Yes, they probably set a World record for the length of a Windows service. What a schmucks.
The service is installed using the default Node Manager listen port (5556). By default Node Manager Listens only on localhost.

Now, we can finally start Oracle HttpServer 12c R2. First, make sure that Node manager service is running and if it’s not then start “Oracle Weblogic base_domain NodeManager (D_ORACLE_OFM_OFM12_wlserver)”.

You can START Oracle HttpServer 12c R2 on command line with:

set DOMAIN_HOME_BIN=D:\ORACLE\OFM\OFM12\user_projects\domains\base_domain\bin
startComponent ohs1

You’ll be asked to enter password for Node Manager which you entered on screen 6 of Oracle Fusion Middleware Configuration Wizard.

You can STOP Oracle HttpServer 12c R2 on command line with:

set DOMAIN_HOME_BIN=D:\ORACLE\OFM\OFM12\user_projects\domains\base_domain\bin
stopComponent ohs1

There is also a WLST tool (wlst.cmd) that allow us to manipulate with running OHS.

Using WLST to control OHS:

Open WLST D:\ORACLE\OFM\OFM12\oracle_common\common\bin\wlst.cmd:
Initializing WebLogic Scripting Tool (WLST) ...
Welcome to WebLogic Server Administration Scripting Shell
Type help() for help on available commands
wls:/offline> nmConnect('administrator','mysecretpassword','localhost','5556','base_domain','D:/ORACLE/OFM/OFM12/user_projects/domains/base_domain','ssl')
// status
wls:/nm/base_domain> nmServerStatus(serverName='ohs1', serverType='OHS')
// soft restart
wls:/nm/base_domain> nmSoftRestart(serverName='ohs1', serverType='OHS')
// stop OHS
wls:/nm/base_domain> nmKill(serverName='ohs1', serverType='OHS')
Killing server ohs1 ...
Successfully killed server ohs1
// status
wls:/nm/base_domain> nmServerStatus(serverName='ohs1', serverType='OHS')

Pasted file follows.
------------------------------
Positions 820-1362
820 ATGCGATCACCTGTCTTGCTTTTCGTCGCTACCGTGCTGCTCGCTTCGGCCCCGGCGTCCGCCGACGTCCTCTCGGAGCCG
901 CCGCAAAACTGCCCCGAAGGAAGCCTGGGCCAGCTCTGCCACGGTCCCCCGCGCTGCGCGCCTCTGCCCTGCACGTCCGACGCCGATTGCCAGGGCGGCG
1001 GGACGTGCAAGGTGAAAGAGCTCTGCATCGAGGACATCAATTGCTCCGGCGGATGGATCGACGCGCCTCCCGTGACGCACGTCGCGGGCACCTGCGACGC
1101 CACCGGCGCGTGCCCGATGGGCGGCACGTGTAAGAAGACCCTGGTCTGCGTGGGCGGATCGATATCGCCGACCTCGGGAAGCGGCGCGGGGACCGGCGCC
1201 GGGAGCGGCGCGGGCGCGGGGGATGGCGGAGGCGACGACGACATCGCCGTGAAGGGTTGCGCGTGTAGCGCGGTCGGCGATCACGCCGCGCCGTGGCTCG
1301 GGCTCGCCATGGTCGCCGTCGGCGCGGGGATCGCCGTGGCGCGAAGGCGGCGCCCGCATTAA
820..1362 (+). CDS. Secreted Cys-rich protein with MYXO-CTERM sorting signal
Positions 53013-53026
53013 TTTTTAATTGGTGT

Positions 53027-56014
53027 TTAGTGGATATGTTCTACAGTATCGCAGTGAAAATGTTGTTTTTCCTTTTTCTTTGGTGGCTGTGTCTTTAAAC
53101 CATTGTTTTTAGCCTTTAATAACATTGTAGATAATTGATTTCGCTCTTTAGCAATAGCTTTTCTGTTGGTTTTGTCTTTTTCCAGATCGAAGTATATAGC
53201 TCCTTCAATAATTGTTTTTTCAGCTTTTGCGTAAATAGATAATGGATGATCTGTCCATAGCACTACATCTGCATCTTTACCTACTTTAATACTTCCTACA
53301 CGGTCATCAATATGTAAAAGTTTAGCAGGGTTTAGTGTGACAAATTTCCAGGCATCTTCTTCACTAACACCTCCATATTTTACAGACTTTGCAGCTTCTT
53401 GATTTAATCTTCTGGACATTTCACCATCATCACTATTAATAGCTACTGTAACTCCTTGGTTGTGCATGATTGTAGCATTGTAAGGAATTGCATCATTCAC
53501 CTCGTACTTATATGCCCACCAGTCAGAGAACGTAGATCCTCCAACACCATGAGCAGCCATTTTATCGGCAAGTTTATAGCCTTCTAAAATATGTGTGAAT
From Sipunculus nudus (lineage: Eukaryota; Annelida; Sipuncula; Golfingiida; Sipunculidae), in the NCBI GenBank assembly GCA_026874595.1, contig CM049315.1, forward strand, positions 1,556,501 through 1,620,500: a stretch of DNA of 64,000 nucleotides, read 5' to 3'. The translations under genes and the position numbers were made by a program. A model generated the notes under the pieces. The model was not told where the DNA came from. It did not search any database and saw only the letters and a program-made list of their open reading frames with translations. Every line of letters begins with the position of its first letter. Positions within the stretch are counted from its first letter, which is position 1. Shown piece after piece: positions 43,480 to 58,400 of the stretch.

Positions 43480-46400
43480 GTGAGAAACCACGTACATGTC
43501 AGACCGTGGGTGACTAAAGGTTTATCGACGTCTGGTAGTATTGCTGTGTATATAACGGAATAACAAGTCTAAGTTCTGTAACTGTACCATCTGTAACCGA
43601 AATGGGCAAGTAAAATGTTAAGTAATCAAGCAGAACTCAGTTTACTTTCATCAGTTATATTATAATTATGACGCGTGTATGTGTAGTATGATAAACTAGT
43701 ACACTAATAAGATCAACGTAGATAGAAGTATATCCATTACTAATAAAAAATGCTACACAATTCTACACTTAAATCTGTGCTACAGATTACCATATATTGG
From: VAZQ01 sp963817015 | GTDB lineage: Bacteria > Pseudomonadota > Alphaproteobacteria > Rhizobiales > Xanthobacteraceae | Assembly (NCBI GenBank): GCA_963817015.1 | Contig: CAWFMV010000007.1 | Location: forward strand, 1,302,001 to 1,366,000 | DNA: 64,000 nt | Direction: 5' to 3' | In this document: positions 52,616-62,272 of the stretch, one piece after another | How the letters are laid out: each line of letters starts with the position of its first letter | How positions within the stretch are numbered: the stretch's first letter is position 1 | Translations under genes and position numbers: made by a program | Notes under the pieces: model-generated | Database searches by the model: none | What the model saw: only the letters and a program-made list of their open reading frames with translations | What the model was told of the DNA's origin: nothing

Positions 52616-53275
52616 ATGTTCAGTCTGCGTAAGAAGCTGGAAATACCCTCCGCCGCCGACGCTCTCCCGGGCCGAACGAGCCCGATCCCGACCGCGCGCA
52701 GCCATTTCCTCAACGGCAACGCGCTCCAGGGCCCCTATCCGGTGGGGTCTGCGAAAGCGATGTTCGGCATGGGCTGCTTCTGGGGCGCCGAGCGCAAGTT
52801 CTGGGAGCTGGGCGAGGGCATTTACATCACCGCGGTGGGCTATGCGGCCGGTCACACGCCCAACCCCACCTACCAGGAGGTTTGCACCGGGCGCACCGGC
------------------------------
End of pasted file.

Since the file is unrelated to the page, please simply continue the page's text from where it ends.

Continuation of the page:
// start
wls:/nm/base_domain> nmStart(serverName='ohs1', serverType='OHS')

And finally, let’s see where is the config file for httpd. According to the Oracle Http 12c documentation there are runtime and staging config files and we should always edit staging config file(s). In our example the config file location is:

Domain home bin        : D:\ORACLE\OFM\OFM12\user_projects\domains\base_domain\bin
httpd.conf             : D:\ORACLE\OFM\OFM12\user_projects\domains\base_domain\config\fmwconfig\components\OHS\ohs1 

Final Test….open IE and go to http://localhost:7777:


xrdp on Raspberry Pi 2 with Slovenian keyboard

This is a short memo about setting up xrdp on my Raspberry Pi 2 with freshly installed Ubuntu Mate 16.04. The objective is to run RPI headless on run level 3 ( in systemd parlance), but with the option to have GUI access from my Windows 10 workstation via RDP (90% of the time, I’ll be using MobaXterm to ssh into RPI). Primary role of this “machine” will be executing some DBA related python scripts, some of those scripts will produce some graphics, nothing fancy, but still a lot simpler to maintain if I can login from time to time to RPI desktop.

Install xrdp:

$ ssh -X alesk@rpi-mate
$ sudo apt-get install xrdp
$ reboot
// note down your IP
$ ip addr

On Windows desktop open Remote desktop and connect to RPI. You’ll get prompt like the one on the picture:

Enter username and password and wait for the desktop to appear. The problem however is that by default I was stuck with the US keyboard without the way to change it.
With some googling I found out, that I need to find my country code for the xrdp key mapping ini file, for example here. In my case, it’s 0x0424 – sl Slovenian.
I used country code for the naming of generated keyboard mapping file.

$ ssh alesk@rpi-mate
$ xrdp-genkeymap km-0424.ini
$ sudo cp km-0424.ini /etc/xrdp
$ sudo chown xrdp:xrdp /etc/xrdp/km-0424.ini
$ sudo service xrdp restart

Now, after reconnecting to my RPI with Remote Desktop client, I got desktop with functional Slovenian keyboard: